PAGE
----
The question of whether cycle helmets should be made compulsory is a divisive subject. One side of the argument is that in the interest of safety it should be mandatory for cyclists to wear the protective headgear. Some hold a different view and highlight the potential pitfalls if helmets became compulsory. The safety argument is really quite a simple one. Better to have a helmet hit the ground first, rather than your head. Various studies have been undertaken to highlight this fact, with one group of researchers in Sydney finding that cyclists who crashed without helmets were five times more likely to sustain severe head injuries than those wearing a helmet. Firmly in the pro-helmet camp is former Olympic rowing champion James Cracknell, who argues that wearing a helmet saved his life. Cracknell, who was seriously injured in an accident involving a fuel truck, took to Youtube to get his messages across. The video itself is extremely emotive and details the catastrophic injuries he suffered, whilst also looking at the effects they had on him and his family. Moreover, he details the fact that the truck was travelling at around 70mph when it hit the back of his head, demonstrating a helmet’s potential effectiveness at high velocity. The British Medical Association have also adopted a pro-helmet stance in 2004, reversing its initial view made 5 years earlier. Dr Paul Darragh, Chairman of the BMA’s Council in Northern Ireland stated that cycle helmets “have been shown to reduce the risk of head injury and its severity should it occur in non-fatal collisions.” Other studies also support the campaign for legislation. In 2009, an extensive investigation in the USA found that helmets did in fact make a big difference. It showed that the risk of head and brain injury reduced by between 63 and 88 per cent for all cyclists wearing helmets. Meanwhile in New Zealand, where wearing a helmet is compulsory, research undertaken in 2000 estimated that the legislation had averted a total of 139 head injuries over 3 years. This equated to a reduction of 19 per cent. The pro-helmet wearing lobby seem to have a strong argument but many don’t agree. They offer a number of reasons why...Read More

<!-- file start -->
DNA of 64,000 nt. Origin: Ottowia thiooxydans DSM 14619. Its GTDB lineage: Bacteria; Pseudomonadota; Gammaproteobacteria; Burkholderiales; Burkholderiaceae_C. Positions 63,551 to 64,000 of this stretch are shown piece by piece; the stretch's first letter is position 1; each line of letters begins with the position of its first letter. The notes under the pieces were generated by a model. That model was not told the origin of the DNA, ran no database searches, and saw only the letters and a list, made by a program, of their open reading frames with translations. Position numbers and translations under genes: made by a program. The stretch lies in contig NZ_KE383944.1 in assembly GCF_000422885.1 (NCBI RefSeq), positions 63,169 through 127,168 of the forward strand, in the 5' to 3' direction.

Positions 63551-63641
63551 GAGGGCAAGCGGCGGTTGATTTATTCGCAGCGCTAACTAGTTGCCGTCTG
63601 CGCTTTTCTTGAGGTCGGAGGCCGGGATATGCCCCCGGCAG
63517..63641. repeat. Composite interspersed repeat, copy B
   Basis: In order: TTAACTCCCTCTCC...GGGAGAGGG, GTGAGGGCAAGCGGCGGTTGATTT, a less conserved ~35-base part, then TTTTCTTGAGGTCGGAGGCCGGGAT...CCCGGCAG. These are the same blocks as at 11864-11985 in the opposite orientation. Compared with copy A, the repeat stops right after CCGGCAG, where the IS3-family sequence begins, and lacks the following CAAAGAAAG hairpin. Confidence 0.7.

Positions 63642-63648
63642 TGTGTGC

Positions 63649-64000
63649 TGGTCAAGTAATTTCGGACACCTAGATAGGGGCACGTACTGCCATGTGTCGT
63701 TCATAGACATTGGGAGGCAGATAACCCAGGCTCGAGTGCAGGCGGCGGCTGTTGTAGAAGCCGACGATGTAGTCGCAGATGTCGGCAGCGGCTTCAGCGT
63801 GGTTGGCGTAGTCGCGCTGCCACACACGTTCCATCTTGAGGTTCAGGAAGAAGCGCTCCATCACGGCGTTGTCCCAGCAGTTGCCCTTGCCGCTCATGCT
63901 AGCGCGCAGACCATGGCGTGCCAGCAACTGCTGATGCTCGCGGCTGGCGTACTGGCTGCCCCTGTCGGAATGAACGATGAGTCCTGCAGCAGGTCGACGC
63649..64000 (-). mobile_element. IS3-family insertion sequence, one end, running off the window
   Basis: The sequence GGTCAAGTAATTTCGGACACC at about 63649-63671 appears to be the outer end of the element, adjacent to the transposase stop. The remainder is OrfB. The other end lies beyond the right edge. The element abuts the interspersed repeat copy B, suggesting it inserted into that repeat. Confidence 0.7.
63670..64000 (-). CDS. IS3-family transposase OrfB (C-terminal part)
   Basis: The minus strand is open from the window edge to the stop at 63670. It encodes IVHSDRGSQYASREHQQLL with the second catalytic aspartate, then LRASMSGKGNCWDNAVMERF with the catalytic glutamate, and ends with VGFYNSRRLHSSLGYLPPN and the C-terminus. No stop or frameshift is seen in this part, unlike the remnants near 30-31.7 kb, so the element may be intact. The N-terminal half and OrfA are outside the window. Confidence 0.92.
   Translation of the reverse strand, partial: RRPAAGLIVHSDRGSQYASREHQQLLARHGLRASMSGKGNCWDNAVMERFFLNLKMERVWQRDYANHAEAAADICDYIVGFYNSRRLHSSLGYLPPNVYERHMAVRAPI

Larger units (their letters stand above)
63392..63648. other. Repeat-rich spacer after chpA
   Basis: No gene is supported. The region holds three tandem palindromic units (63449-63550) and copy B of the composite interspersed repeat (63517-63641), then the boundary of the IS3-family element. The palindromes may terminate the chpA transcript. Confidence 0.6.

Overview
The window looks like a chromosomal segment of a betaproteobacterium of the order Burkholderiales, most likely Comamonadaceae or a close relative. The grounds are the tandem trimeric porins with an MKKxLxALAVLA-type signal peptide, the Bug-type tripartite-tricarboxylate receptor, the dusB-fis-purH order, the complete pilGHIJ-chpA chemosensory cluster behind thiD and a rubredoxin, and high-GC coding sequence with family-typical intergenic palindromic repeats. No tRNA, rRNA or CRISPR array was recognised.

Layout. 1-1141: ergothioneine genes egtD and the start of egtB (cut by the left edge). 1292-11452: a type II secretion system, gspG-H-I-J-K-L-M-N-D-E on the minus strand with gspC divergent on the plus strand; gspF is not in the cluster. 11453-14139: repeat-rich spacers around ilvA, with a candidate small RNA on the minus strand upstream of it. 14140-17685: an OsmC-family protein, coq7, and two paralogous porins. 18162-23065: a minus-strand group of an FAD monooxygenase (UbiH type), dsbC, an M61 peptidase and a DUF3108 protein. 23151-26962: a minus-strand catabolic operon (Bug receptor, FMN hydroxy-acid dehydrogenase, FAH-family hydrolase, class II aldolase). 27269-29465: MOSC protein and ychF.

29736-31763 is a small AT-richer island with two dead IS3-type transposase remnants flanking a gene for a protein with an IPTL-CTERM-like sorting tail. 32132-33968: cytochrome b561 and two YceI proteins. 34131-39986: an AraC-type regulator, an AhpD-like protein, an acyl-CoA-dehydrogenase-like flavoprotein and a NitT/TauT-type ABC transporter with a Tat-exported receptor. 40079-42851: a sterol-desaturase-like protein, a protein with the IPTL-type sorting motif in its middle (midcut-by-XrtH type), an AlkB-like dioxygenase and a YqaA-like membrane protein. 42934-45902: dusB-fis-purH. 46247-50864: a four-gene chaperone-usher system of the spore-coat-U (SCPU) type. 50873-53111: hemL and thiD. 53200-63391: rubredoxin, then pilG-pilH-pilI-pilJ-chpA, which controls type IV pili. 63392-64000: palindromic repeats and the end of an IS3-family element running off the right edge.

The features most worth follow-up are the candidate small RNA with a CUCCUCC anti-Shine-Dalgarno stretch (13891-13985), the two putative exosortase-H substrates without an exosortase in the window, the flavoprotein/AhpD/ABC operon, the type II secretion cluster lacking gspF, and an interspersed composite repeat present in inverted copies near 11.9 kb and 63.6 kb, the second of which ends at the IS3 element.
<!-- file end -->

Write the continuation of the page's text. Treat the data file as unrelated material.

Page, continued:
I spent last week basking in the sun in Mallorca. To our taxi driver’s amazement (we had to tell him several times), seven ‘lads’ from England weren’t going to Magaluf – I had thought the bikes we were travelling with would give us away…Read More
The tragic case of Sam Harding, who was run over and killed after being hit by a motorist opening their car door has raised much anger about the ‘weakness’ of current law. Since the motorist was cleared of the manslaughter, campaigners have pushed for a tightening of laws relating to cyclists.
There are clearly gaps in the law that need addressing, but perhaps it’s not that straight forward. From a moral (not legal) point of view, there appears to be a fairly grey area: If a motorist is to be convicted of carelessness, then surely the motorist must be expected to know what constitutes an appropriate level of care and attention?Read More
It’s difficult to imagine that many cyclists would always be content to wait behind a queue of stationary traffic, so I can only assume that most cyclists face the same quandary that I do when approaching a queue of static/slow moving vehicles: to pass on the left or the right? On the left where a cyclist would normally be, or on the right where drivers most expect to be passed?Read More
Amid any debate on infrastructure for cyclists, there is an element of cyclist Vs motorist. The issue often appears to be a zero sum game: one side cannot benefit without the other suffering.Read More
Yesterday’s working day was brightened by a friend’s Facebook status:
“Hey! You! Fat man on a Cervelo puffing up the slight incline in Richmond Park.. You want to swap bikes? Mine costs less but you wouldn’t notice the difference, seriously. P.S buy a helmet”Read More